Password can stop mobile hack attack

By Genevieve Helliwell


Putting a password on your smartphone is a simple step to reduce personal information or identity being stolen by cyber criminals, Bay technology experts say.

This week is Cyber Security Awareness Week and local technology experts have warned about the risk of smartphone cyber threats, following the release of a report saying mobile malware had increased by 58 per cent last year, with 32 per cent of these threats attempting to steal information.

According to Symantec's latest cyber-crime report, there was a 42 per cent increase in targeted cyber attacks in 2012, with manufacturing and finance, insurance and real estate being the top two industries attacked by cyber criminals.

Local expert Paul Logan, of Need a Nerd, said the easiest way to protect personal information was to have a password. Smartphone thefts were becoming more prevalent and a password made it more difficult for thieves to access personal information.

Downloading an application to track your phone was another tool that could help keep your smartphone safe, said Rodney Colvin, of Need a Nerd. He said there were many free options available for iPhone and android users, including the application called Prey, which pinpoints the location of the device using WiFi and GPS, activates the front camera to take a photograph of the person using the phone, can activate an alarm and can remotely lock the device or delete information from it.

Last year, 16 per cent of New Zealand adults fell victim to social or mobile cyber crime.

Chris Wilkins, of Geeks on Wheels, said hackers could use personal information to steal your identity or your bank account details.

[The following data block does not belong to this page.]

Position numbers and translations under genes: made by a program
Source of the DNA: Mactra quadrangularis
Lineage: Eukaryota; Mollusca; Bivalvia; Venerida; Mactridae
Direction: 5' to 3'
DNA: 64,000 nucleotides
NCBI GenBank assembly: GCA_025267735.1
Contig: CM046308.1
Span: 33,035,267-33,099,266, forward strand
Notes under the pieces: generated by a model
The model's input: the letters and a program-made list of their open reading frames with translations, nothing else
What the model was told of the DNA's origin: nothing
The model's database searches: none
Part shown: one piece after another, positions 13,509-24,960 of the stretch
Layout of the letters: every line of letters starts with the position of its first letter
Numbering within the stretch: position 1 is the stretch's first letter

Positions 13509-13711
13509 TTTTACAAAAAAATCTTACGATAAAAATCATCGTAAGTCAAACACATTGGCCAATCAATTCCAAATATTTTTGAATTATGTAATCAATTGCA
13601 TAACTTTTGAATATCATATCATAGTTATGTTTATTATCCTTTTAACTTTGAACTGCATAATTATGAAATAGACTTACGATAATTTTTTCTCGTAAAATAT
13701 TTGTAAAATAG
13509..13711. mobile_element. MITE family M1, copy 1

According to the report, January saw the largest number of identities stolen worldwide last year, due to one breach of more than 24 million identities, while the numbers for the rest of the year mostly fluctuated between one and 12 million identities stolen per month.

Mr Wilkins said android phones were more susceptible to hacking than iPhones or iPads, as many of the applications were open-sourced, whereas Apple rigorously tested the applications before being released onto the market.

"It's very much like a seatbelt approach where we appear to be winning the battle with people protecting their home PCs but it seems people are still a bit naive and do not understand the importance of protecting their smartphone."

People should also be aware of logging into free WiFi areas, as people could use devices using bluetooth and steal information, he said.

Having a strong password was one way of minimising the risk, and ways to create a strong password included switching simple letters with symbols, for example a with @ and s with $.

Meanwhile, to coincide with Cyber Security Awareness Week, Norton has released mobile insights in its annual cybercrime report. It found Kiwis were becoming increasingly dependent on mobile devices, with 30 per cent of users admitting they could never give up their phones and tablet computers.

And 59 per cent of people who access the internet on their mobile device do not use secure payment methods. But 40 per cent said they felt safe making purchases.

Forty-one per cent have had a mobile device lost or stolen but only 9 per cent reported wiping or locking their mobile phone after it went missing - an option available for many smartphones.

Of those who lost their phones, the biggest concerns were someone accessing their contacts, making lots of calls and accruing a large bill, and taking personal details and pretending to be them.


How to reduce your chances of being targeted by cyber criminals:



  • Have a strong password - this can be done by replacing letters with symbols eg a with @ symbol and s with $ symbol


  • Ensure your phone is locked  - even a four-digit code is effective


  • Be mindful of where you carry your smartphone - in your inside pocket is better than your back pocket

Source: Geeks on Wheels


By the numbers



  • 42 per cent increase in targeted attacks in 2012


  • 31 per cent of all targeted attacks aimed at businesses with less than 250 employees


  • 32 per cent of all mobile threats steal information


  • The number of phishing sites spoofing social networking sites increased 125 per cent


  • 5291 new vulnerabilities discovered in 2012, 415 of them on mobile operating systems.

Source: www.symantec.com

- Bay of Plenty Times

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